A study designed to determine how magnetic resonance imaging (MRI) can be used to help clinicians treat patients with brain hemorrhages is underway at The University of Texas Health Science Center at Houston (UTHealth Houston).
The trial, led by Muhammad Haque, PhD, assistant professor of neurology with McGovern Medical School at UTHealth Houston and the UTHealth Institute for Stroke and Cerebrovascular Disease, is investigating a special MRI protocol to help understand which patients might be at risk for hematoma expansion and determining when patients might be safely placed back on anti-thrombotic medications such as aspirin. Hematoma expansion is a pool of clotted blood that can occur after a blood vessel breaks.
The current standard of care is a computed tomography (CT) scan, a noninvasive X-ray used to detect any bleeding. Both the CT and MRI scans are capable of locating and detecting hematoma expansion, but Haque believes a slight modification to existing MRI protocols can differentiate between clotted (or coagulated) versus nonclotted (or noncoagulated) blood within the hematoma.
“We are studying whether MRI can provide more complete information which could alter the clinical management of patients with hemorrhagic stroke,” Haque said. “The current practice of CT scans is inadequate for the full assessment of patients. We seek to assist providers with information that will help them plan early interventions and might even eliminate unnecessary surgical procedures. Our ultimate goal is to take this data and go for an extensive study of this imaging method.”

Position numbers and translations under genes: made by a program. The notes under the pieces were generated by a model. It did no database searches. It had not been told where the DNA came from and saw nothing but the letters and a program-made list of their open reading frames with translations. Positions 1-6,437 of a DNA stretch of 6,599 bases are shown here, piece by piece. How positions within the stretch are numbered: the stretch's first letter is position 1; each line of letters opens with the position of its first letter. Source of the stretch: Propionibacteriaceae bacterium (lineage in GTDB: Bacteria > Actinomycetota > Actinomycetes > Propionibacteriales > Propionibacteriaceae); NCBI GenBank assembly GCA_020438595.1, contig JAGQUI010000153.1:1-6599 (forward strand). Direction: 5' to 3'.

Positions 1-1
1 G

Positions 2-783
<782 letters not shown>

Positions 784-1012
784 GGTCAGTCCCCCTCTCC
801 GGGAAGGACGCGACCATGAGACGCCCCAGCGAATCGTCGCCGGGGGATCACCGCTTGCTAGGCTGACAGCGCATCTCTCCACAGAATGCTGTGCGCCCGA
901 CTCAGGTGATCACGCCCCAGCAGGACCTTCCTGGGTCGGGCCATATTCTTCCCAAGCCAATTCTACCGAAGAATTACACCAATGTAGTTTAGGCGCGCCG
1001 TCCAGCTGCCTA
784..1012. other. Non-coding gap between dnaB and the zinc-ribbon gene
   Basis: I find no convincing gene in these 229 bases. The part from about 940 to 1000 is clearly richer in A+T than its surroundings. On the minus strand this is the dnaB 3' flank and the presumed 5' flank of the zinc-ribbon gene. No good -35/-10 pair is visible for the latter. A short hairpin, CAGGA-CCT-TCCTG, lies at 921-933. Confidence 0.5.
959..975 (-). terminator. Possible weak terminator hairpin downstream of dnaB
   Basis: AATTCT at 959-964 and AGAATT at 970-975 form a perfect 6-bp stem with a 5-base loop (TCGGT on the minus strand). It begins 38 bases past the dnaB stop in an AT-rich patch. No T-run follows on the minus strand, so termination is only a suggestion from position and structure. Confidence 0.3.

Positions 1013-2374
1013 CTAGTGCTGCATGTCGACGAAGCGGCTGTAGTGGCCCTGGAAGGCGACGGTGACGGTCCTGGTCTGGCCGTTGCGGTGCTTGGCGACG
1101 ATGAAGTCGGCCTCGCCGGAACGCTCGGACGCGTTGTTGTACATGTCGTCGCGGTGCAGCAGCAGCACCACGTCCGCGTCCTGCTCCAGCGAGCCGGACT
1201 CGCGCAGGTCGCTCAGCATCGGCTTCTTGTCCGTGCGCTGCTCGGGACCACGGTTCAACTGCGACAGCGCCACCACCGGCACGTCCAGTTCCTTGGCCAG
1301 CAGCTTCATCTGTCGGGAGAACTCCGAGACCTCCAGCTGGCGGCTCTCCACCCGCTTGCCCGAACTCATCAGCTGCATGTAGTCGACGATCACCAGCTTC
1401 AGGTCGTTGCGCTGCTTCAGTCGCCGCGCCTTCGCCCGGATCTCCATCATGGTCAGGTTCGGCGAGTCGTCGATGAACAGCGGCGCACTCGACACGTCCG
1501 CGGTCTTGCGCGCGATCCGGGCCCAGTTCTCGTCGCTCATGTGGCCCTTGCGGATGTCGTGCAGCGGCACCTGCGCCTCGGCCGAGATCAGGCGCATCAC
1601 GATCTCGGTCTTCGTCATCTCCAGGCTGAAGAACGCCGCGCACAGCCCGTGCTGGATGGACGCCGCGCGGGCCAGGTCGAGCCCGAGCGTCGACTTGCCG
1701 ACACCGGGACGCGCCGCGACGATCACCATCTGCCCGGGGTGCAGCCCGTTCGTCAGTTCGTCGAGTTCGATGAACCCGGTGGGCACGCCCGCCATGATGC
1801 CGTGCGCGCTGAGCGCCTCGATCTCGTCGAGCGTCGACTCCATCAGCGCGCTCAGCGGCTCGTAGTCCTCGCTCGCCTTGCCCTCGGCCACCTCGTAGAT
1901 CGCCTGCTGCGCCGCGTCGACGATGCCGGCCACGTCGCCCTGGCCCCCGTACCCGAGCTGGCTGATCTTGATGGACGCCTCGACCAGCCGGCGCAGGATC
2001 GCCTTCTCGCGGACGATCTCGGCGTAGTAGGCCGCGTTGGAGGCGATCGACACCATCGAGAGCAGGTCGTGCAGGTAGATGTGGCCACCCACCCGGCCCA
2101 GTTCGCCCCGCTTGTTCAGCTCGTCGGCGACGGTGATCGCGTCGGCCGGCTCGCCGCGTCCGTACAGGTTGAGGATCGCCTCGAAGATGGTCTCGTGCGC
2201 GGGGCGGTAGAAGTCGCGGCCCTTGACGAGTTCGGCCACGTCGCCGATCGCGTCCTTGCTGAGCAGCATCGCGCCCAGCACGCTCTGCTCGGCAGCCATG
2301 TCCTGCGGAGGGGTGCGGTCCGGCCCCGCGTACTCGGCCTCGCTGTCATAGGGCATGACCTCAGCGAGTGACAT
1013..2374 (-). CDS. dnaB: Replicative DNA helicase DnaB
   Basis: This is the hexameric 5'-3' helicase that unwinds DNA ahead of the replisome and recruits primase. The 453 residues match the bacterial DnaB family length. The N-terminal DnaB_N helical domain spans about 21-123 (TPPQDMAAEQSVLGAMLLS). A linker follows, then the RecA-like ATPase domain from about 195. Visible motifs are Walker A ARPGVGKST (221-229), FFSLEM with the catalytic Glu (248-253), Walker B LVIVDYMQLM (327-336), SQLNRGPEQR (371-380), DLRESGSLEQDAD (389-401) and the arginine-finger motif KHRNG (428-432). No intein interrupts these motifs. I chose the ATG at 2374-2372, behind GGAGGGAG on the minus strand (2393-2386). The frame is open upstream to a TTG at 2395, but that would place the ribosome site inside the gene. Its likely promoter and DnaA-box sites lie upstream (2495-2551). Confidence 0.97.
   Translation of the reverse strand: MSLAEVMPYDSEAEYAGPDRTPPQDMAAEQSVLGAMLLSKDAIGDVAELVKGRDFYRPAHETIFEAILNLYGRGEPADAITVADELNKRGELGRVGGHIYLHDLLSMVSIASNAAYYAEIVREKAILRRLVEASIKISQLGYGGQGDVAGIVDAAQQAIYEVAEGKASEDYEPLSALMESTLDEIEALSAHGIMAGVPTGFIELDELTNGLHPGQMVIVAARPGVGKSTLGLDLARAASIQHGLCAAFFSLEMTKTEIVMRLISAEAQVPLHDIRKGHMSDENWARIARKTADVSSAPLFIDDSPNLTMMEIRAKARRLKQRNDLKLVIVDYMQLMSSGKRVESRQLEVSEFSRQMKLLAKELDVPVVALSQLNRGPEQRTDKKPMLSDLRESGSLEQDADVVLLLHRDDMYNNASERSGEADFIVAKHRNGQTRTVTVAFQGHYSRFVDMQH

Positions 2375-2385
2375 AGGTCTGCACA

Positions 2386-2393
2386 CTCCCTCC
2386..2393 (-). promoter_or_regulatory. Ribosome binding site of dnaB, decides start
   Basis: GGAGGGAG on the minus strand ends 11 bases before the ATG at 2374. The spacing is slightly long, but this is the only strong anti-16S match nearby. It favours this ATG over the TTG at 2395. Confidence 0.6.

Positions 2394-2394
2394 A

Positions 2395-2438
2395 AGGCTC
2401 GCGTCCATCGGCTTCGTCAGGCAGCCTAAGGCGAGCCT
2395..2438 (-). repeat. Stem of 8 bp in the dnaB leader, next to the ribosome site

Intracerebral hemorrhage – a type of brain bleed that occurs anywhere within brain tissue – accounts for about 10% to 15% of all strokes and is associated with high mortality. It is most commonly the result of hypertension, which can cause the thin-walled arteries that bring blood to areas deep inside the brain to rupture, releasing blood into brain tissue. As blood spills into and puts pressure on the brain, it becomes deprived of oxygen and blood supply. Brain cells die, and the resulting inflammatory responses damage more cells in the area surrounding the hematoma.
There is a 30%-40% mortality rate for intracerebral hemorrhage, Haque said, with 73% of patients experiencing some degree of hematoma growth, and with about one-third of them exhibiting hematoma expansion – a 33% growth of hematoma volume within 24 hours of intracerebral hemorrhage.
“With this MRI sequence, we hope to see within the hematoma what percentage of the blood is already clotted and what percentage is in the liquid form,” Haque said. “We will determine if patients with mostly clotted blood are less likely to see their blood expand.”
The study, which has been taking place at Memorial Hermann-Texas Medical Center since October, is being funded by the Lone Star Stroke Consortium, a collaboration among leading medical research institutions in Texas to improve the health of Texans affected by stroke and cerebrovascular disease.
Among others, the consortium is helmed by study co-investigators James Grotta, MD, director of stroke research with the Clinical Institute for Research and Innovation at Memorial Hermann-TMC and neurologist with the Memorial Hermann Medical Group, and Sean Savitz, MD, professor and the Frank M. Yatsu, MD, Chair in Neurology with McGovern Medical School. Jaroslaw Aronowski, MD, PhD, professor and the Roy M. and Phyllis Gough Huffington Chair in Neurology with McGovern Medical School, is also a study co-investigator.
Grotta founded the stroke program at UTHealth Houston in 1979. Today, Savitz directs the UTHealth Stroke Institute, and Aronowski is a member of the institute. Savitz and Aronowski are also faculty members with The University of Texas MD Anderson Cancer Center Graduate School of Biomedical Sciences.
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